Bio

Professional Education


  • Doctor of Philosophy, Pennsylvania State University (2011)
  • Bachelor of Arts, University of California Berkeley (2002)

Stanford Advisors


Publications

Journal Articles


  • Adolescents' civic engagement and alcohol use: Longitudinal evidence for patterns of engagement and use in the adult lives of a British cohort. Journal of adolescence Finlay, A. K., Flanagan, C. 2013; 36 (3): 435-446

    Abstract

    Participation in discretionary activities during adolescence may facilitate the development of social networks that recruit youth into adult civic life or provide risky contexts that promote alcohol problems. Using data from the 1970 British Cohort Study, latent class analysis was used to identify adolescents' patterns of civic engagement, alcohol use, and other out-of-school activities at age 16, and test longitudinal links with adult civic engagement and alcohol use at ages 26, 30, and 34. Three classes were identified for both genders. The latent class characterized by involvement in more activities was more likely to be civically engaged in adulthood. The class characterized by the most alcohol use in adolescence had the highest likelihood of adult alcohol use and problems. Results are discussed in light of the health risks associated with each latent class and potential interventions that could be tailored to adolescents based on their patterns of activities.

    View details for DOI 10.1016/j.adolescence.2013.01.006

    View details for PubMedID 23462198

  • Leisure Activities, the Social Weekend, and Alcohol Use: Evidence From a Daily Study of First-Year College Students JOURNAL OF STUDIES ON ALCOHOL AND DRUGS Finlay, A. K., Ram, N., Maggs, J. L., Caldwell, L. L. 2012; 73 (2): 250-259

    Abstract

    The aim of this study was to document within-person and between-persons associations between the duration of day-to-day activities (volunteering, spiritual activities, media use, socializing, entertainment/campus events and clubs, athletics, classes, working for pay) and alcohol use (quantity and heavy drinking) and to examine whether these associations differed by gender and the time of week.First-semester college students (N = 717 persons; 51.6% female) provided up to 14 consecutive days of data (N = 9,431 days) via daily web-based surveys. Multilevel analyses tested whether alcohol use was associated with activity duration, gender, and time of week.Between-persons associations indicated that alcohol use was higher among individuals who spent more time involved in athletics and socializing and lower among students who spent more time in spiritual and volunteer activities. Within-person associations indicated that students consumed more alcohol and were more likely to drink heavily on weekends, on days they spent more time than usual socializing, and on days they spent less time than usual in spiritual activities and using media.Select activities and days were linked with less alcohol use at both the between- and within-person levels, suggesting that attention should be paid to both selection effects and social context to understand the mechanisms linking activity duration and student drinking.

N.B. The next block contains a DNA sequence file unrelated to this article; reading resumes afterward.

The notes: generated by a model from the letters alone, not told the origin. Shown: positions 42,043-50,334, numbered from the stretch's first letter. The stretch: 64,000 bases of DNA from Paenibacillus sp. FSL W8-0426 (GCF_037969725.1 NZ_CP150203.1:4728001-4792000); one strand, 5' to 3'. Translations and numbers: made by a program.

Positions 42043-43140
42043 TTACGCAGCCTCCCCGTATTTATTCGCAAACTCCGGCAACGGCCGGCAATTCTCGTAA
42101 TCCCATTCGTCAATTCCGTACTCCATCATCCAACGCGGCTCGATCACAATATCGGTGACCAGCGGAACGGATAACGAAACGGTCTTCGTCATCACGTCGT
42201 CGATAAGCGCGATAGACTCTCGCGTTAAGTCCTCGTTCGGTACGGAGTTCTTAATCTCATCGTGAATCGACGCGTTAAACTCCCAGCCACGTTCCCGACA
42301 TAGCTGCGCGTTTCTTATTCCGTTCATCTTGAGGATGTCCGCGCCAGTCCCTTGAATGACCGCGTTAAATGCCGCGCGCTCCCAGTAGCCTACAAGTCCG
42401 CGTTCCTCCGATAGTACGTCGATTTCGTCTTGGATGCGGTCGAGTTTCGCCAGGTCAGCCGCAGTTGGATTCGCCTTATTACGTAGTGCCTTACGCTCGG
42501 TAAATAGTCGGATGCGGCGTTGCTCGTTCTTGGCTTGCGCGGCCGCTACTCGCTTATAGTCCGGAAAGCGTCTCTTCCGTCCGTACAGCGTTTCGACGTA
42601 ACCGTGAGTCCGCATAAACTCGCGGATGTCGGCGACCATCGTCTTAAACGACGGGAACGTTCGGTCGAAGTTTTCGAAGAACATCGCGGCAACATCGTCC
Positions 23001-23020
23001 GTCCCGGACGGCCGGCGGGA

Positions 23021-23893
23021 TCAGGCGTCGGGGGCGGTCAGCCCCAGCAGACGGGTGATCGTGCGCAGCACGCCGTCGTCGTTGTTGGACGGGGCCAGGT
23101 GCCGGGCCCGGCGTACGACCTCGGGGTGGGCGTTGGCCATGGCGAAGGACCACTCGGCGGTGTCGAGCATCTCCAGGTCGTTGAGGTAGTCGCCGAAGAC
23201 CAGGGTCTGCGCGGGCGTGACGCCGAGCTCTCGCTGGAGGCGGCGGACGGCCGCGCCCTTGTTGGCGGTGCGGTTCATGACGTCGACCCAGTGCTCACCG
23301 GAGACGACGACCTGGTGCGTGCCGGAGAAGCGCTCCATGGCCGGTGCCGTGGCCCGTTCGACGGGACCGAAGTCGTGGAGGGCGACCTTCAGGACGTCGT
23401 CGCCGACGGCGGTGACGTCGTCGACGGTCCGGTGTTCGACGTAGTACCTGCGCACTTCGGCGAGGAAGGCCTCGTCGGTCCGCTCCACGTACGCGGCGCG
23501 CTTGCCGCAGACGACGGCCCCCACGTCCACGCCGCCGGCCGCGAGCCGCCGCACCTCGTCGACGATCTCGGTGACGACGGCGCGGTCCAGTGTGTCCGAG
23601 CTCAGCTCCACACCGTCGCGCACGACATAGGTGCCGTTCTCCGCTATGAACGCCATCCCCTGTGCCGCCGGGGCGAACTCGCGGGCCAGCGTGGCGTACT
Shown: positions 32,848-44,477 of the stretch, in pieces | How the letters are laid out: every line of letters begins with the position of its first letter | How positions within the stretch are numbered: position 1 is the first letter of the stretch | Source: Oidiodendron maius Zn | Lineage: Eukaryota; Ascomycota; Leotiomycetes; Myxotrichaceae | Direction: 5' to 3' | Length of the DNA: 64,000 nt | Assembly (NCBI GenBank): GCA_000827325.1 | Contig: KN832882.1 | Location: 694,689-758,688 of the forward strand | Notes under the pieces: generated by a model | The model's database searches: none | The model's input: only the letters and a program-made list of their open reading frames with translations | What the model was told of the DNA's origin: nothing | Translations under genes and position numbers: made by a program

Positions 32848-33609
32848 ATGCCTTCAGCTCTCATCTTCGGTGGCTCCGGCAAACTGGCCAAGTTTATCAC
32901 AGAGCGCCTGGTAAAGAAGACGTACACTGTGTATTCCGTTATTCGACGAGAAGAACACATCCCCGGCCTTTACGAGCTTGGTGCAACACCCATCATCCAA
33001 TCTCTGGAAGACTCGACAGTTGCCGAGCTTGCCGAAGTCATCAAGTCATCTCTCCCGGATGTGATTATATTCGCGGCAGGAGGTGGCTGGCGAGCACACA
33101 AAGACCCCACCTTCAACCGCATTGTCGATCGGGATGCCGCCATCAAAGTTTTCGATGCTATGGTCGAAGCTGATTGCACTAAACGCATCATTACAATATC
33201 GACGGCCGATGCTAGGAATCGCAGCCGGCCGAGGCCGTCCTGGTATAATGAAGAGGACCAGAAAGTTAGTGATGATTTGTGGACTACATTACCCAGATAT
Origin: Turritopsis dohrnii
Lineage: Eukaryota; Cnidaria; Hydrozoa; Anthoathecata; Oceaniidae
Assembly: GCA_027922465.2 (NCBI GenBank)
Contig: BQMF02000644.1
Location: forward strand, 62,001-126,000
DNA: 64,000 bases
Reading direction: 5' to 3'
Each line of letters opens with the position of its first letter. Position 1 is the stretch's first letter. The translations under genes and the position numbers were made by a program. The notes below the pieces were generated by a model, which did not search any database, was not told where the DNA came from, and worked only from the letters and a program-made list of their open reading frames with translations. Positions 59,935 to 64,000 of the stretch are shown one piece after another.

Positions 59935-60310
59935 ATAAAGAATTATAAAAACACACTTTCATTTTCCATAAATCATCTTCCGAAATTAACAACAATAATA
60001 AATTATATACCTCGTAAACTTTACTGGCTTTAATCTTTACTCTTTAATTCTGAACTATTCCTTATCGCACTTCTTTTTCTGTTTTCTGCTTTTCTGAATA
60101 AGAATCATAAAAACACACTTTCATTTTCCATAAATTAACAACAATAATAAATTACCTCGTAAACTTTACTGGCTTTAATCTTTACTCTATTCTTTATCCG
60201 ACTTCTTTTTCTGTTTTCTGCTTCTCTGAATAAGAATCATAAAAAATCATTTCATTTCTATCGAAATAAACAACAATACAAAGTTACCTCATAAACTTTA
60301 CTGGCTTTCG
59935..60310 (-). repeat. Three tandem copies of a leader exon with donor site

View details for Web of Science ID 000301090500009

    View details for PubMedID 22333332

  • Racial differences in trajectories of heavy drinking and regular marijuana use from ages 13 to 24 among African-American and White males DRUG AND ALCOHOL DEPENDENCE Finlay, A. K., White, H. R., Mun, E., Cronley, C. C., Lee, C. 2012; 121 (1-2): 118-123

    Abstract